Poverty And Obesity Are The Risk Factors For Type 2 Diabetes In Black Americans
An earlier study shows a higher risk of type 2 diabetes in Black adults compared with White adults. A current study shows the increased risk of type 2 diabetes (T2D) or the risk disparities in Black adults is largely due to the following factors.
Researchers have conducted a 24-year follow-up study on 4,251 Black and White adults without type 2 diabetes, both men and women, aged between 18 and 30 years. About 49 percent of them were Black, and about 54 percent of them were women. Researchers used the Cox proportional hazards model in the study. The study shows the following.
Researchers have found that the race is not a factor to the risk of type 2 diabetes when they accounted for traditional risk factors which contribute to the development of type 2 diabetes among Black Americans such as neighborhood segregation and poverty levels, obesity (higher body mass index. BMI), depression, education and employment.
Researchers say that the study suggests the risk of type 2 diabetes associated with race can be lowered by eliminating the differences in the traditional risk factors between Whites and Blacks. But the researchers say it is not an easy fix as everyone should receive the equal economic opportunity, should have enough money to eat the healthy food and they should get a place for the physical activity.
An earlier study shows that the neighborhoods of Black people are with the fewer places for physical activity, fewer grocery stores and people living in those areas are with a higher rate of poverty. This study has found that these factors contribute to the development of obesity and diabetes among Black people living in those areas.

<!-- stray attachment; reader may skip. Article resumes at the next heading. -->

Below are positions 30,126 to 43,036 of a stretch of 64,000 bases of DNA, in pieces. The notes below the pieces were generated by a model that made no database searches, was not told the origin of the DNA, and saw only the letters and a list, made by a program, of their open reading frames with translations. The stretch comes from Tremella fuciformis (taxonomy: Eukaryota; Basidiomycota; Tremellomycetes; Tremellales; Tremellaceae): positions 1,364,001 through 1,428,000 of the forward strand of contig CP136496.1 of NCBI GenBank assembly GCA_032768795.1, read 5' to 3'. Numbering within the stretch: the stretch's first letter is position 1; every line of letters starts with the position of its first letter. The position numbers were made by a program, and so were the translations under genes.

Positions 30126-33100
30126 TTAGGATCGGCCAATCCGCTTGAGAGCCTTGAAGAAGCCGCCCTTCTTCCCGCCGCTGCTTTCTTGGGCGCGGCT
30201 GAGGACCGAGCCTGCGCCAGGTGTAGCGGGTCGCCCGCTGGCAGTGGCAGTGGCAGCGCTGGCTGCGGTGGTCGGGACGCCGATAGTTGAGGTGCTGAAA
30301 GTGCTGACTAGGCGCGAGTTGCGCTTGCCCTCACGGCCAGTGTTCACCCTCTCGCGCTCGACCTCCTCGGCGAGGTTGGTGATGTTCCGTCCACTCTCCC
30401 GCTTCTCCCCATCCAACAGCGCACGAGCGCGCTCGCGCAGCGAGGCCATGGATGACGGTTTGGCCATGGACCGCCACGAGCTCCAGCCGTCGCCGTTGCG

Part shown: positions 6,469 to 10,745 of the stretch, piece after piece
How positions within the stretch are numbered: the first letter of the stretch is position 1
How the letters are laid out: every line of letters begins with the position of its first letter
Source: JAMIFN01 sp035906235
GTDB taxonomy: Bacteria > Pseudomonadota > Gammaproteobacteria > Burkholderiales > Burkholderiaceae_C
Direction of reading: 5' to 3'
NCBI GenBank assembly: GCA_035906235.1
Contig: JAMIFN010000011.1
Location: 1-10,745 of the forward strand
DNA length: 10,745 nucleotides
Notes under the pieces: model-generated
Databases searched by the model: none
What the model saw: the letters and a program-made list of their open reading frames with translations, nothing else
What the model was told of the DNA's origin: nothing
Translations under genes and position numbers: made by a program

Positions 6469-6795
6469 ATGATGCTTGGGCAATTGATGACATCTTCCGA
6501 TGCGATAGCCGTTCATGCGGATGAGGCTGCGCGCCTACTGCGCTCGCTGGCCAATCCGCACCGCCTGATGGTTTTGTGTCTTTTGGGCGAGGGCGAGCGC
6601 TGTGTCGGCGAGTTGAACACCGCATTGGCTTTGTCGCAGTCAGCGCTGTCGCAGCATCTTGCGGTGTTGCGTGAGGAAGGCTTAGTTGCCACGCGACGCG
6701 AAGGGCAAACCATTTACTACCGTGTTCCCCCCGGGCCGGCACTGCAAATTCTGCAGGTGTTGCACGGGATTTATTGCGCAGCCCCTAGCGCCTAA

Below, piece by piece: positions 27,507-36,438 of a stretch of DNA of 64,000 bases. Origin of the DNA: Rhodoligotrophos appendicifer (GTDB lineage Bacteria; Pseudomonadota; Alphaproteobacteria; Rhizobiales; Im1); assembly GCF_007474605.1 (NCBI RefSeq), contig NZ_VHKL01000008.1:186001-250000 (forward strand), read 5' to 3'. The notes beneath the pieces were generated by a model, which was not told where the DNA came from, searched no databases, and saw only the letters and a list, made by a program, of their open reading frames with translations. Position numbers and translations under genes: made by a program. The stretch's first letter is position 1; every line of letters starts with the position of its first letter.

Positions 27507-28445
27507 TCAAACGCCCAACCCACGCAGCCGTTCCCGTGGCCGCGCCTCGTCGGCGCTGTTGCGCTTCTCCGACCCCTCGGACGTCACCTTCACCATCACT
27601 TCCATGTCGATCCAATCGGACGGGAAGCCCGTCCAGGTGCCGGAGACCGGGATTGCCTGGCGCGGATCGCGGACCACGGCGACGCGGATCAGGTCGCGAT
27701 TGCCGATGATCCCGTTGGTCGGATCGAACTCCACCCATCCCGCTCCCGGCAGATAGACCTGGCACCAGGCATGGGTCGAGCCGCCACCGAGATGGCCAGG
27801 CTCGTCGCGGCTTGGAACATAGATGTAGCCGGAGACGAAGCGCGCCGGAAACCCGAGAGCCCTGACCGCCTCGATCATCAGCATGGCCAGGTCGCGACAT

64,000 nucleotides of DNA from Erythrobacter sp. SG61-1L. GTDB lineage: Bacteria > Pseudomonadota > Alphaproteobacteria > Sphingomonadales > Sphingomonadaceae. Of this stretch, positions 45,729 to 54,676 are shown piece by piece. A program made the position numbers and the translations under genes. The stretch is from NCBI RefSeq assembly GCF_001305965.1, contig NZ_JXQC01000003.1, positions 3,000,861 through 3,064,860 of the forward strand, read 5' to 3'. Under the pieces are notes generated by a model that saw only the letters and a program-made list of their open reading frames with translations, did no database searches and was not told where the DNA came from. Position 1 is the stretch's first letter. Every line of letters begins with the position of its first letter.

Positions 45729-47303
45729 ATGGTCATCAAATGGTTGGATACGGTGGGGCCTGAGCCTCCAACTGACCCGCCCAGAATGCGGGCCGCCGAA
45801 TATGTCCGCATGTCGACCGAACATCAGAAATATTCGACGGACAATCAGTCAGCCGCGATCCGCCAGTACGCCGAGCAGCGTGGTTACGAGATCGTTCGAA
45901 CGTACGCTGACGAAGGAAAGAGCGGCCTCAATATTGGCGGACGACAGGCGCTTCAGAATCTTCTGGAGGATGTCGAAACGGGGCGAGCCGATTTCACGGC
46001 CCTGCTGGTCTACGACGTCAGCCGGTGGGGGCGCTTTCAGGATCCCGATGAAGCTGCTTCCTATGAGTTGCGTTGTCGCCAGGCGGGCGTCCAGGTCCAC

Black people should understand the risk disparities in the development of type 2 diabetes. The risk of type 2 diabetes and heart disease can be successfully lowered by keeping the blood pressure and blood sugar levels within the limits, avoiding smoking, performing the regular exercise (workout), eating the healthy diet and taking the medication regularly.
The lead author of the study was Michael P. Bancks, Ph.D., a Postdoctoral Fellow at the Northwestern University Feinberg School of Medicine, Chicago, Illinois, the United States. The study was published December 26, 2017, in the Journal of the American Medical Association. Title of the article was "Association of Modifiable Risk Factors in Young Adulthood With Racial Disparity in Incident Type 2 Diabetes During Middle Adulthood."
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Published by Jammi Vasista, Chennai, India.